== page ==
Despite Velda’s attempts to sabotage the girls during the challenge, and although the Red Feathers crossed the finish line first, they are disqualified because they did so without their leader. Troop Beverly Hills is declared the winners of the Jamboree, validating them as true Wilderness Girls – also teaching us the lesson that one should never give up! Yay! Rejoice!

Oh and to wrap it up with a nice shimmery bow: Francis Temple fires Velda from the Wilderness Girls Organization so she finally gets what she deserves (and apparently this is a job working at K-MART) and the girls’ families show up moments later very proud of them – also hinting at the good things to come for all the formerly misguided girls.
Phyllis’s commitment to the troop impresses her husband Fred (who had been frustrated by her inability to finish anything) and they reconnect at the end of the film, thus signifying that PHYLLiS has turned her life around – and found happiness and meaning again!

TROOP BEVERLY HiLLS is not the comedy of the century, but it is a worthy one of popping into the DVD player for a night of lighthearted fun. I salute SHELLY LONG, who I still think is hilarious – and if I’m not mistaking she has popped up a few re-occurring times on TV’s ‘MODERN FAMiLY’ to play ED O’NEiLL’S ex-wife, DeDe Pritchett. They were smart to have her and would only be smarter to feature her more as I see her as an underrated actress of our times.

Check out some images from TROOP BEVERLY HiLLS as well as some youtube clips!


Published by cctadmin on October 27th, 2011

To this day I’m  saddened by the loss of FARRAH FAWCETT – and its not difficult to recall June 25th, 2009, as it was a double hit with the loss of legendary MiCHAEL JACKSON as well. There are many of us who will remember that day with a great sense of loss.  I’ve loved FARRAH since as early as I can remember and she will always remain my FAVORiTE of ‘CHARLiE’S ANGELS’ – despite the beauty and graces of KATE JACKSON, JACLYN SMiTH, CHERYL LADD, SHELLEY HACK, and TANYA ROBERTSFARRAH’S legacy will always burn stronger than any of those woman combined, and there is good reason for it.  FARRAH was a beautiful paradox.

There really aren’t enough words for me to describe FARRAH’S legacy – but when I think of her overall impact on pop culture I see a puzzle of sorts – and I like it.   She was undoubtedly a vision of beauty far superior to any other television star of her time; hair cascading down, that mega-watt smile, that body – & that poster that sold over 12 million dollars.  She was every man’s desire and every young girls friend, thanks in part to her role as athletic private detective JiLL MUNROE on AARON SPELLiNG’S ‘CHARLiE’S ANGELS’; a serendipitous mix of action, fashion and camp.  As JiLL she represented a ‘golden girl’, someone you could picture as your best friend and confident – someone strong and capable of fighting crime and kicking ass with the best of them.  The thing that I could never get past, even as a youth soaking in the glory that was CHARLiE’S ANGELS, was that there was also something very fragile, vulnerable and strangely tragic about her as well.   Even in her prime.   I get a similar feeling when I think of MARiLYN MONROE - that rare mixture of ‘little girl lost’ meets goddess.  And like MONROE, FAWCETT represents those actresses whom you could sense had so much more to offer than they ever really got the chance.  There was a potential there that over the years became muddled; yet on the outside looking in I never doubted that she felt desitined for bigger things.  As a gay boy I even felt compelled to protect her – in a similar way I would feel compelled to protect my beautiful sisters or girlfriends from the lecherous hands of the world.  I felt this way instinctively – although I never could understand how a television actress could evoke such sentiments.  Today I understand it as a touching aspect of her character in real life – despite the countless struggles she faced as an actress, wife, mother and WOMAN – she was also a fierce fighter in a painful world.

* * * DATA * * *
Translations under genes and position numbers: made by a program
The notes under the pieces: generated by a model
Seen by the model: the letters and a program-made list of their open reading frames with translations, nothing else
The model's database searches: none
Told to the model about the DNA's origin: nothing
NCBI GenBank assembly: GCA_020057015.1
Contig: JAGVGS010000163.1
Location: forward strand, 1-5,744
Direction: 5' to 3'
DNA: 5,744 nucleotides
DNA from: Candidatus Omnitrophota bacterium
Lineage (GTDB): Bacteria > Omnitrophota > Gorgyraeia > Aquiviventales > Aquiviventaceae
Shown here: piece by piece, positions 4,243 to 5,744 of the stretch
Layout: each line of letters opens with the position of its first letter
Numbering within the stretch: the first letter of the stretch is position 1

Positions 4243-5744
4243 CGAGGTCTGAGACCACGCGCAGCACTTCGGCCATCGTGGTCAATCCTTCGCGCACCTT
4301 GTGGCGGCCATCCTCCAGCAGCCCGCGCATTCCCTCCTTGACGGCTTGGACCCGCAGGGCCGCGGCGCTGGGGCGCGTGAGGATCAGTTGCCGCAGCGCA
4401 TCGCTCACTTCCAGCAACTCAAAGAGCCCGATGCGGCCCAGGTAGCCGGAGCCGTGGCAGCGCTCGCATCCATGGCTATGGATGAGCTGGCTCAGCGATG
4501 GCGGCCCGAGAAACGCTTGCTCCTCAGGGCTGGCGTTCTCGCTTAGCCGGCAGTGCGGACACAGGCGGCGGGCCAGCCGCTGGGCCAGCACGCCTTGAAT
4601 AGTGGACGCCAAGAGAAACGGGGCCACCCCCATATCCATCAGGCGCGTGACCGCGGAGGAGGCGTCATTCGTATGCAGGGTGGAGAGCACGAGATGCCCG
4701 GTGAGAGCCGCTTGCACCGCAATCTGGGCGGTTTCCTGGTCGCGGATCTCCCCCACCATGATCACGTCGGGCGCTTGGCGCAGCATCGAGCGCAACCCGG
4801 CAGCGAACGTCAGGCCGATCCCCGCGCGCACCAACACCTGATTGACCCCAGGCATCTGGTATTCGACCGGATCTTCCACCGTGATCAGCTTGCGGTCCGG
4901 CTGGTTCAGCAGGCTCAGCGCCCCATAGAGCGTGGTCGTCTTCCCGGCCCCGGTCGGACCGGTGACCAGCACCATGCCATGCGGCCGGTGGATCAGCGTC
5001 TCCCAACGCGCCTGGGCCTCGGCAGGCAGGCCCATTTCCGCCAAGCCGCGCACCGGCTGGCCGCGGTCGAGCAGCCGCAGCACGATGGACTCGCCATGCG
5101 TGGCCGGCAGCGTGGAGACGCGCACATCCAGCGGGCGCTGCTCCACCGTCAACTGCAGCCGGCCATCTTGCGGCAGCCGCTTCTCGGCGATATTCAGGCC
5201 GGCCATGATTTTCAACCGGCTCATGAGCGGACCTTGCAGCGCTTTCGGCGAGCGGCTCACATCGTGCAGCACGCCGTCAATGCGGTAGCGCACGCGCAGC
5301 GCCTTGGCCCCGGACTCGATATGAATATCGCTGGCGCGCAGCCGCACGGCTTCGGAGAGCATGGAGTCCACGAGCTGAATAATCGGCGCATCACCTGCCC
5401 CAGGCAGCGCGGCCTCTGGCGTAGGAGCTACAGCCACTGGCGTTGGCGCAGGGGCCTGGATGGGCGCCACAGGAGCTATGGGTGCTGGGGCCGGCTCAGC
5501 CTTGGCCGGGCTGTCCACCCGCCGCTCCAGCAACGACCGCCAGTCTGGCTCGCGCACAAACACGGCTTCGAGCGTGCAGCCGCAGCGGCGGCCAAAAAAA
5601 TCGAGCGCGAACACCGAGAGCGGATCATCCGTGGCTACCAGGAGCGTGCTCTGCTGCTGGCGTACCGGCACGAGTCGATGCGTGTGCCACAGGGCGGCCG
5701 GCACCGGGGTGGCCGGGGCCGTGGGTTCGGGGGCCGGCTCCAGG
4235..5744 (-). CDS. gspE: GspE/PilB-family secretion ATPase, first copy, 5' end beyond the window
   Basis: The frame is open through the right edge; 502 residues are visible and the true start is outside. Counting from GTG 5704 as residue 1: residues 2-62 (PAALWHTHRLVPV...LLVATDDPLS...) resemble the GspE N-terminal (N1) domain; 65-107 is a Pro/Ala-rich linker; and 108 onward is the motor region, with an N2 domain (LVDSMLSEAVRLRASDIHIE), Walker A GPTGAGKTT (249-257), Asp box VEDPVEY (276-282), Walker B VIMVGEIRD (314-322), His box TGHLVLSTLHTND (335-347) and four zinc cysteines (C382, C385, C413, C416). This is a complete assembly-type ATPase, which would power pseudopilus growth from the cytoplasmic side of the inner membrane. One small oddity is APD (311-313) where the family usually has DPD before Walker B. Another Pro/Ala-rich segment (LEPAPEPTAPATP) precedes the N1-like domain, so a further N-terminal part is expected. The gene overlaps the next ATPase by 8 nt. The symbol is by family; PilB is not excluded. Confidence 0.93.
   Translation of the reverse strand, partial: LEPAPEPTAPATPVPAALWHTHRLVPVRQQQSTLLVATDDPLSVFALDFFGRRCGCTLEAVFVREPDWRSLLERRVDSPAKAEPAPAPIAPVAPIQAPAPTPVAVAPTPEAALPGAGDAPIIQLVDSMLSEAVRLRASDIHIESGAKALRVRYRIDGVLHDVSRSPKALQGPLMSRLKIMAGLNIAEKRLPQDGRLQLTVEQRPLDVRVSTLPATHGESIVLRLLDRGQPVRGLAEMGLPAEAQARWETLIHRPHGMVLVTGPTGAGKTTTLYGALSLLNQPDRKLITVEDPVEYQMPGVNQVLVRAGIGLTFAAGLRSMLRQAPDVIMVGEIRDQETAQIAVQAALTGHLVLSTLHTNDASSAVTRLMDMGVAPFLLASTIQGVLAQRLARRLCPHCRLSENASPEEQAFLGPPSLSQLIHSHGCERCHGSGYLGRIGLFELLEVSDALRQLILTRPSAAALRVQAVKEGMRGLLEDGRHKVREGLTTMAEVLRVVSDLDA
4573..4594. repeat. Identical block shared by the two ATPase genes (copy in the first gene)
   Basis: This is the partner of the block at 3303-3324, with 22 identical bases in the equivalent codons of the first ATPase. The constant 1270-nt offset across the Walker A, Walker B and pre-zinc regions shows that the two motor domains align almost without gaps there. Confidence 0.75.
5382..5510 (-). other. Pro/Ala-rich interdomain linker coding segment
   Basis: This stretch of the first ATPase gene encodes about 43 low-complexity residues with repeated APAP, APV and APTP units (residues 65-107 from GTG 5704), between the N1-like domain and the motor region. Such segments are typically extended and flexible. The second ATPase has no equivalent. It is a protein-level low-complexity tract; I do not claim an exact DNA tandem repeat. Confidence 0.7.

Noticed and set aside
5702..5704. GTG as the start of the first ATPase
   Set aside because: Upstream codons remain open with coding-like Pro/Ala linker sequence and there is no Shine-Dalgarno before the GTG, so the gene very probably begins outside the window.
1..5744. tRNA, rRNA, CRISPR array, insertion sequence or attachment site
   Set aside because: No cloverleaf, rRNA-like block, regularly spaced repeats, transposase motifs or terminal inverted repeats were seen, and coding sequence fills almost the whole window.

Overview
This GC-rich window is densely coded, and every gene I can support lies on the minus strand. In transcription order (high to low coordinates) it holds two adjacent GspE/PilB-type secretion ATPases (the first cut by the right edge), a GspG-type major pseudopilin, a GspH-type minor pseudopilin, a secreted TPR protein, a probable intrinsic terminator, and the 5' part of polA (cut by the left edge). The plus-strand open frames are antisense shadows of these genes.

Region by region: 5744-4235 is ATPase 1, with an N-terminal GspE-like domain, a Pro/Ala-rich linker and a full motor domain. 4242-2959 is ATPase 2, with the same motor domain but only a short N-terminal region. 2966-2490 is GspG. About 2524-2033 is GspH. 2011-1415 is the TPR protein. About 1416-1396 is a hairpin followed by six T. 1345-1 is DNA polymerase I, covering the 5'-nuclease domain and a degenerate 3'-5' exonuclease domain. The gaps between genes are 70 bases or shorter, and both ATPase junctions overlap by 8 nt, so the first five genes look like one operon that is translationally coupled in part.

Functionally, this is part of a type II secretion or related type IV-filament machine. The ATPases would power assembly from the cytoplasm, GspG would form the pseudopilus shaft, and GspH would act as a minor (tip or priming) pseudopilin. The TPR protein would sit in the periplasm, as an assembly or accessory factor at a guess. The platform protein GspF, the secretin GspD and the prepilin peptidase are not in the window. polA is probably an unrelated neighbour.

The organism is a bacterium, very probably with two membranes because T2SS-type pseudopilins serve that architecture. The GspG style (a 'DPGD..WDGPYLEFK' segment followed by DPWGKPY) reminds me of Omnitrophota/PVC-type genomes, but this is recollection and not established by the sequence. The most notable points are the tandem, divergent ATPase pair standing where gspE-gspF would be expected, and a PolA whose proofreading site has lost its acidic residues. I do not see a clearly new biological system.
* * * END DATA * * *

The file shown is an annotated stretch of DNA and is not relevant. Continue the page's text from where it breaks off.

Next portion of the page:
THE BURNiNG BED (1984) was indeed the closest thing I think FARRAH ever got to proving herself as much more than a beautiful angel.  Her role as a battered wife in the fact-based television movie earned her the first of her four EMMY AWARD NOMiNATiONS and the project is noted as being the first television movie to provide a nationwide 800 number that offered help for others in the situation, in this case victims of domestic abuse.  It was the highest-rated television movie of that season.   FAWCETT quoted what network execs once had to say about THE BURNiNG BED as they initially rejected the idea: “Nobody wants to see any woman – especially FARRAH FAWCETT being beaten for two hours”, yet her determination to break free of JiLL MONROE proved to be successful.  It was a difficult film to watch and it serves as part of the puzzle that was FARRAH FAWCETT: the fragile fighter.  If you watch the youtube clip of THE BURNiNG BED below, one can’t deny that she emerged as an actress.

FARRAH never really did become the full mega movie star I’m sure she aspired to be.  Despite all of the tabloid fodder, the loopy interviews on late night television, and the seemingly desperate nudie-art spreads in PLAYBOY, I can’t help but want to embrace and protect my favorite angel even to this day, in spite of the fact that she was a capable fighter of her own battles until the day she passed.   A person can still want to protect the fiercest of fighters – and so for today I share with you these selected FARRAH images and videos in tribute to one of my all-time favorites.

I love you FARRAH. <3


Published by cctadmin on October 25th, 2011

Iconic model of the late ’60s and ’70s, granddaughter of the brilliant fashion genius  ELSA SCHiAPPARELLi, once coined “the girl of the Seventies” by YVES SAiNT LAURENT, MARiSA BERENSON has to be one of the most exquisite beauties of all time.

Sometimes a woman comes along who embodies the spirit of her time with effortless quality that that defies all words. BERENSON was one of the most captivating woman of her era. Every now and then I go back and visit her there in the land of inspiration from that time -